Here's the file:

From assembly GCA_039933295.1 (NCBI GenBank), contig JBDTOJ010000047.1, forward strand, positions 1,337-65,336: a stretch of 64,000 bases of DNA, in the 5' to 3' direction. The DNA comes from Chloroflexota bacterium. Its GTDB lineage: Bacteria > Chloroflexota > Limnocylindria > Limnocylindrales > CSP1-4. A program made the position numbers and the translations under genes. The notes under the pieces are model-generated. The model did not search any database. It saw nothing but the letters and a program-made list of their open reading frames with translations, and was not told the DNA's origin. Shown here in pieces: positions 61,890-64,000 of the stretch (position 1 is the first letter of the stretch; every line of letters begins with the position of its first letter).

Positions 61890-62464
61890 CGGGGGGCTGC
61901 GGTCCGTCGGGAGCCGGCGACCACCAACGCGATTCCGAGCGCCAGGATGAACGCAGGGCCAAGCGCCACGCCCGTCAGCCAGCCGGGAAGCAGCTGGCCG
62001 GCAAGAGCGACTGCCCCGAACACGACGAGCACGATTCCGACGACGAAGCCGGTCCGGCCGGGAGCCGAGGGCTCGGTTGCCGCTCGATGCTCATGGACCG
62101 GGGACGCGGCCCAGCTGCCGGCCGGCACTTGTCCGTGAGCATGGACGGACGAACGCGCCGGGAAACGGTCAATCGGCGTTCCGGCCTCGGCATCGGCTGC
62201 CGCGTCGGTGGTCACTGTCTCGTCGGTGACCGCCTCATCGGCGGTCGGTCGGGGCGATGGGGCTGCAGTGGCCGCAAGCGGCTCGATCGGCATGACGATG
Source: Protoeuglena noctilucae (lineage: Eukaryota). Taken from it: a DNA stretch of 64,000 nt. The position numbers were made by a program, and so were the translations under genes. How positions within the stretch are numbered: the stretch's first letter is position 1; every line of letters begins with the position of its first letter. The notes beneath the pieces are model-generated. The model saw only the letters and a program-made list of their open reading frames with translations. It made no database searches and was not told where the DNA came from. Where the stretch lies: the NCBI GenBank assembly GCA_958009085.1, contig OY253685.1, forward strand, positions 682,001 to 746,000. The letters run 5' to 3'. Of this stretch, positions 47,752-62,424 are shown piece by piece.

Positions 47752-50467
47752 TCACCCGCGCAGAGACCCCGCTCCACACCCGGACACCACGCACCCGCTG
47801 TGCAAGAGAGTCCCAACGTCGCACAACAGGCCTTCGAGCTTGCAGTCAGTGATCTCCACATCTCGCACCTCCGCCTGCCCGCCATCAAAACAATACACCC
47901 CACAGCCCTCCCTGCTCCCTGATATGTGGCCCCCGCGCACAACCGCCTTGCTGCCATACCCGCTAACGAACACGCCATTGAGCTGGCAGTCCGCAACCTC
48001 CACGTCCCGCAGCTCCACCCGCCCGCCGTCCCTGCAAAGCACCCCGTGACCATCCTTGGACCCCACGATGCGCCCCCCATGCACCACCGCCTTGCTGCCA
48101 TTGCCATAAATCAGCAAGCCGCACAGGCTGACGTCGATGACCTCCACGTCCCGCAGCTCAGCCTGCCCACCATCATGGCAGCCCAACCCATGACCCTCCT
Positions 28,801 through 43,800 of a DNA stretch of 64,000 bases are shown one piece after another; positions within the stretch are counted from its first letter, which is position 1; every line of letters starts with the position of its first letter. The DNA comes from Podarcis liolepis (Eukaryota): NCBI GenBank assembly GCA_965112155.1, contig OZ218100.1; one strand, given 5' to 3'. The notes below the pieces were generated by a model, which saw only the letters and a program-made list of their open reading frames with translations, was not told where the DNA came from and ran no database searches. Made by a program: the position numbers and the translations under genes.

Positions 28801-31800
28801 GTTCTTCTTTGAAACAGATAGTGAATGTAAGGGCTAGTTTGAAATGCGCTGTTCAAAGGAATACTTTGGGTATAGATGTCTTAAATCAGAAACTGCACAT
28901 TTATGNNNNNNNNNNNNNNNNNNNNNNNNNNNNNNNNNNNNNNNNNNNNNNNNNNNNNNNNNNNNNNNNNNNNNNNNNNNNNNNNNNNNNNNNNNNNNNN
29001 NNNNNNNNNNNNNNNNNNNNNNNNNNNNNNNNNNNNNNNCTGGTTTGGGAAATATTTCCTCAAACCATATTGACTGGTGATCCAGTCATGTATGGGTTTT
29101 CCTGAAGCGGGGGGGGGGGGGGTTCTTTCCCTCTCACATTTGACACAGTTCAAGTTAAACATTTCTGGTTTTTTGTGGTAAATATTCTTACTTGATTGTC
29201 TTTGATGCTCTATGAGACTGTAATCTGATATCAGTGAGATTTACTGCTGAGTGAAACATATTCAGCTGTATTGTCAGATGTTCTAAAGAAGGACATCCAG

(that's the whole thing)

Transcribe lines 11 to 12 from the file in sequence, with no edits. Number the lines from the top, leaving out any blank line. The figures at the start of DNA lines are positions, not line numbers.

47801 TGCAAGAGAGTCCCAACGTCGCACAACAGGCCTTCGAGCTTGCAGTCAGTGATCTCCACATCTCGCACCTCCGCCTGCCCGCCATCAAAACAATACACCC
47901 CACAGCCCTCCCTGCTCCCTGATATGTGGCCCCCGCGCACAACCGCCTTGCTGCCATACCCGCTAACGAACACGCCATTGAGCTGGCAGTCCGCAACCTC